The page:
Tag Archives: organizer

tdl: A task organizer in its own right

These days, it seems I’m either looking at to-do organizers or tcp doodads. My hope is that somewhere in the next 85 posts or so, something a little different will come along. At least before the U section. 😐

Not this time though. tdl is another task organizer, and this time it’s not built off taskwarrior.


Over the past year and a half it has become clear that, of task managers that are not fullscreen applications, the trend is either to perform every operation as a single command — like taskwarrior, for example — or to enter an interactive mode and handle all management in a captive terminal — like yokadi, for example.

tdl seems comfortable in either mode, giving you the chance to send off single-shot changes to your to-do list, or to settle in and make serious changes.

And tdl is no joke. It can set priorities, generate reports of done tasks, search through tasks for specific strings, undo changes, revert from an unsaved series of changes, postpone or defer tasks … it’s quite impressive.

I’d even go so far as to say it might rival taskwarrior and some other organizer suites in its complexity. Just moving through the man page took me quite a while.

tdl seems very much under-the-radar, but that may just be the side effect of my relative inexperience with it. It’s probably worth noting though, that the home page shows no changes within the past few years.

So it might be that it’s so far under the radar that it’s gone invisible. But that wouldn’t intimidate me. I’m quite used to using software that’s been out of development for decades. 😉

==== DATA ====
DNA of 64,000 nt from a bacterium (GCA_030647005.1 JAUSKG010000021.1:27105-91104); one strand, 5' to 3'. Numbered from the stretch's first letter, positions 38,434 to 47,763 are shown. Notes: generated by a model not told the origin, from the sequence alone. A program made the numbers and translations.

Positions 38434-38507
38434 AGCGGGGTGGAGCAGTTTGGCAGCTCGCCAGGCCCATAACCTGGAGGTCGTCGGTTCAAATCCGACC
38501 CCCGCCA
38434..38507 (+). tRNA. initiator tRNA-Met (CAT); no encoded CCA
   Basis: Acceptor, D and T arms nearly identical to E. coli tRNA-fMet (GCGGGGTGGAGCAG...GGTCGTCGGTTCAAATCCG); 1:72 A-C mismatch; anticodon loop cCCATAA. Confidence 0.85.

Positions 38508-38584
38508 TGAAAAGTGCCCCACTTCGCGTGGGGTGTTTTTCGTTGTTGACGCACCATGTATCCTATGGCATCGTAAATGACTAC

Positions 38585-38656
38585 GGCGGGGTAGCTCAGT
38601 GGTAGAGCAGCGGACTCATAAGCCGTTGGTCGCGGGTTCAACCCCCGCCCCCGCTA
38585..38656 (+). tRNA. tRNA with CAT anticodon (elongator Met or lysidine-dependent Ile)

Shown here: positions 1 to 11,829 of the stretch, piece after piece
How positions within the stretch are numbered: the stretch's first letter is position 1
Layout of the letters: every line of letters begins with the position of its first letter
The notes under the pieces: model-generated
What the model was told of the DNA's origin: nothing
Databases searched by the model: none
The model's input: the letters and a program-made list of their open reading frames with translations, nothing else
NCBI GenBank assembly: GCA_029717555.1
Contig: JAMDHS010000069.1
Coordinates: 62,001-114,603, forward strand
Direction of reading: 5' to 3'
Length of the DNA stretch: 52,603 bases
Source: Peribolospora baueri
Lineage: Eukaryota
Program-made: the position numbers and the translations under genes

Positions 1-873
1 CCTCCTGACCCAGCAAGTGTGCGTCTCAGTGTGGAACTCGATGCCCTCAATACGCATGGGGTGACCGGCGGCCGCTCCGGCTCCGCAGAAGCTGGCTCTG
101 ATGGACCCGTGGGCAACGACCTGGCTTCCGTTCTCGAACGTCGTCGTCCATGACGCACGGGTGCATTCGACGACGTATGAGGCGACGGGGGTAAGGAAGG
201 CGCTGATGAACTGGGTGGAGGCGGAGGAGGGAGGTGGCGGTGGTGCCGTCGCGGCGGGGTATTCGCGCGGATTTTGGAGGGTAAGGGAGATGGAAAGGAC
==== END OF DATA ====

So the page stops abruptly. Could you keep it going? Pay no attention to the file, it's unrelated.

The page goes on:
taskopen: New ground for taskwarrior

Just for the record, I’m not some huge taskwarrior fan. I have a feeling that someone, a long time ago, fed me a list of taskwarrior derivatives-stroke-variants, and I’ve finally gotten around to wading through them.

taskopen allows you to use taskwarrior to annotate tasks, and connect them to files, hyperlinks, scripts or whatever you like.

It might be easier to see, than to explain. Imagine you add a taskwarrior entry like this.

kmandla@jk7h5f1: ~$ task add Check home page

taskwarrior dutifully responds with

Created task 1.

Now suppose you annotate that item with the actual home page to check. Do that like this:

kmandla@jk7h5f1: ~$ task 1 annotate -- https://inconsolation.wordpress.com

taskwarrior, unaware of its newly found superpowers, replies with:

Annotating task 1 'Check home page'.
Annotated 1 task.

“Hey, wow, K.Mandla,” you say. “That’s like, sooo amazing.” 🙄

Trust me. When have I ever steered you wrong? (Okay, don’t answer that.) Here’s where the fun starts:

kmandla@jk7h5f1: ~$ taskopen 1
START /usr/bin/palemoon "https://inconsolation.wordpress.com"

and pow, the address for the page opens in your alpha-male browser. 😯 Just like magic.

That’s a rather primitive example, and the one more or less afforded by the readme file on taskopen’s main page. If you extrapolate from there though, you can imagine

  • Reminders that can link straight to PDF forms.
  • Tasks that are connected to specific web sites, like tax forms, conversion charts or bookmarked pages.
  • Chores that trigger scripts that do whatever, like performing a backup or encrypting a file.
  • To-do items that open their respective files automatically, in $EDITOR.
  • Tasks that connect to abstract things not usually allowed in a text-only environment, like images or audio files.

Think of it as a way of preserving bookmarks within a task manager, at the command line.

taskopen is nifty because it stacks something interesting on top of an already powerful tool, and takes it in an unexpected direction. I’m sure you can think of a use or two that was beyond me.

taskopen has its own set of individual options, so you’re not just slinging tasks into Firefox. There is more than enough available to keep you interested.

Now let’s move on, before someone thinks I’m spamming for taskwarrior. 😀

tasknc: These aren’t the droids you’re looking for

You probably thought we were finished with taskwarrior. The fact is though, that taskwarrior is sufficiently influential to warrant mention of a few of its derivatives and offshoots.